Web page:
Since 2019, Northeast D.C. has been blessed with a bit of Trinidad in Cane, the popular H Street restaurant from the brother-sister duo, Chef Peter Prime and co-owner, Jeanine Prime. Late this summer, they’re bringing the culinary love to the city’s Northwest quadrant. Near the corner of 14th and U Street, the siblings will open St. James, an eatery inspired by the lively neighborhood in Trinidad and Tobago’s capital city, Port of Spain. The space will be three times larger than Cane, at 2,800-square feet, and seat 97 guests between the dining room, patio and bar areas.
For the the siblings, opening up such a large space following a year of lockdown is a bold and exciting move. And St. James is promising to deliver the party that diners have been craving for more than a year. The Primes hope the restaurant exudes the lively energy of the restaurant’s namesake. Despite St. James being a small neighborhood in a small city on a small island, Peter likens the feeling of visiting there to his first time stepping foot in New York City.
“I would always get this tingling feeling,” Peter says. “You can feel the energy of the city.”
St. James is a hub for nightlife and street food in the city, and its streets are where people flock to after leaving a party.
“You felt like you were really hitting the city. [St. James is] the one place you can always find something to do.”
It’s also where he developed his culinary palate, coming to appreciate traditional Trinidadian foods, from doubles, a dish of curried chickpeas served on fried flatbread, to barbecue, pickled sauces, blood sausage and hot corn soup.
The menu, like Cane, will showcase several of these dishes. But at St. James, Peter plans to emphasize Trinidad’s African-influenced dishes, like pelau, a one-pot rice dish, with various proteins, pigeon peas and vegetables; or pastelles, a filled-dough treat served at Christmas. Pastellas are traditionally filled with beef, raisins, capers, and peppers, but Peter plans to develop a vegetarian version as well.
Wrapped in cornmeal dough, pastellas resemble tamales, however, they are cooked in banana leaves. Peter discovered the West African influence of the banana leaf cooking technique after attending an event a few years ago. They were serving oleleh, a filled-dough snack from Sierra Leone, which is also cooked in banana leaves.
“I didn’t realize how much of the flavor came from the banana leaf. It definitely tied everything together and a light bulb went off when I first had it.”
For drinks, Menehune group consultant Glendon Hartley will develop the menu, but Peter hopes to feature another Trinidadian Christmas favorite — sorrel drink, a hibiscus-infused beverage made with warming spices and rum. Hartley also helped develop other District beverage programs like Service Bar on U Street.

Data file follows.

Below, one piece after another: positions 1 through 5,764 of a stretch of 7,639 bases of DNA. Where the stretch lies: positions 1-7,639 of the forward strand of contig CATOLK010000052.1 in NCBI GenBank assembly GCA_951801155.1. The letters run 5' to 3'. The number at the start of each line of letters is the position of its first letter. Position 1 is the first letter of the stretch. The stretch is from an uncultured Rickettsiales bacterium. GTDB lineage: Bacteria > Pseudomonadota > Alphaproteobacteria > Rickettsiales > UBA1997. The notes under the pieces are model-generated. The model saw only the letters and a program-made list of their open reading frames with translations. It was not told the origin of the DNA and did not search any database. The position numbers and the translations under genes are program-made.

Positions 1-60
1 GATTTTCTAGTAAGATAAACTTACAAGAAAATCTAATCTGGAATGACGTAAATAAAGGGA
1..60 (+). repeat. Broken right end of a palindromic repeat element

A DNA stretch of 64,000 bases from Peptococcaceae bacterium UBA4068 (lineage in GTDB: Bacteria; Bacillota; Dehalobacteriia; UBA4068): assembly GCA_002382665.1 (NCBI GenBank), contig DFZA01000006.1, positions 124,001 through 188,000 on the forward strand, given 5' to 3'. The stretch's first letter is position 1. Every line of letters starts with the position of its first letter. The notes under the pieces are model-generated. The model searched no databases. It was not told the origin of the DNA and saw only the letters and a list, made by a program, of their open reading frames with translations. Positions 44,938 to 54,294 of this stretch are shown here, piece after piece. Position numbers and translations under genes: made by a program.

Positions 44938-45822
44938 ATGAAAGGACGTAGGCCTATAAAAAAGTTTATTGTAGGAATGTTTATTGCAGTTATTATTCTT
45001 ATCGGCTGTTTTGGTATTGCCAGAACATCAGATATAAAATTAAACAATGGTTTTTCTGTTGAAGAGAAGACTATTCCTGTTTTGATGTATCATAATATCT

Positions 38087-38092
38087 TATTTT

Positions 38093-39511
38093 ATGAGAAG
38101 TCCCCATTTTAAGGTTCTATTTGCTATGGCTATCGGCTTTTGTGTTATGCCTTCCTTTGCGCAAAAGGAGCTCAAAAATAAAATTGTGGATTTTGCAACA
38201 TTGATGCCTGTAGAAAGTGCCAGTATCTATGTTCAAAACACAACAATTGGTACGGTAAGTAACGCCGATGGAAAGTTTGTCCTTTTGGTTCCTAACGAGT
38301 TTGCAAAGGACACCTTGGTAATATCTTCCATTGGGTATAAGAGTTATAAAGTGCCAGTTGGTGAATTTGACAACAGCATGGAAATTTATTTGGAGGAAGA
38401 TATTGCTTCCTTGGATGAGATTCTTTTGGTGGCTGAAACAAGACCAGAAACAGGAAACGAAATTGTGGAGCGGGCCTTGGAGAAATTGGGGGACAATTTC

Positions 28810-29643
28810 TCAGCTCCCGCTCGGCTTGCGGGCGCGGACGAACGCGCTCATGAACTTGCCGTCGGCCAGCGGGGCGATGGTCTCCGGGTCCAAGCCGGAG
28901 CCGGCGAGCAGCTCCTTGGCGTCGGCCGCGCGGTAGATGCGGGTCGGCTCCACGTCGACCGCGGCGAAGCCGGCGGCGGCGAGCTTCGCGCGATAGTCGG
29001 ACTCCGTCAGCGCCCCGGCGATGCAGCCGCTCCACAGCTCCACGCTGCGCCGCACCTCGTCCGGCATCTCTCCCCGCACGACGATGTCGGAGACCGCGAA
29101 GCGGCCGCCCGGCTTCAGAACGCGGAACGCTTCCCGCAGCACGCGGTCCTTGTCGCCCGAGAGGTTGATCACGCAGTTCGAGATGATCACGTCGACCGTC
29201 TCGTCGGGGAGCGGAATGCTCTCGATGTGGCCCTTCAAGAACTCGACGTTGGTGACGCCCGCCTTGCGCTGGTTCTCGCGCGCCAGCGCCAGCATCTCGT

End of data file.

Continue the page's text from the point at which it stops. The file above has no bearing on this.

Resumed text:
Working with more space, Peter wants to do cured meats and barbecue, an homage to Spark, the North Capitol Street restaurant where he first started showcasing Trinidadian flavors. He anticipates not just smoked wings, like at Cane, but barbeque brisket as well as flank, ribs, and a charcuterie board of house-cured meats, like guanciale and jerk-spiced duck prosciutto.
In a period that’s been notoriously difficult for restaurants to find workers, Peter trusts that the network of dining and kitchen staff he’s fostered since Spark will be enough. Given what the industry went through during the pandemic, he also wants St. James to be more supportive of staff. He’s unsure what that will look like but envisions the restaurant offering opportunities for young chefs to showcase what they’ve been working on.
“[Our chefs are] the ones cooking the food every day people are enjoying,” he says. “I love eating their food, so I want to provide a platform for them.”
Peter adds that he’s considering ways to make the restaurant more community-oriented and allow groups and pop-ups to use the space during off-hours.
In part, this is inspired by Cane’s participation in Erik Bruner-Yang’s Power of 10 Initiative, which put restaurant workers back to work feeding first responders, and then later children and others in need. Bruner-Yang is the chef behind Maketto and ABC Pony. At St. James, in addition to serving the delicious food he’s known for, Peter wants to build on that larger mission.
“I want the restaurant to be more than a business going forward. If the restaurant is going to be something essential [to locals], we have to act that way all the time and provide for the community [beyond] the typical ways.”
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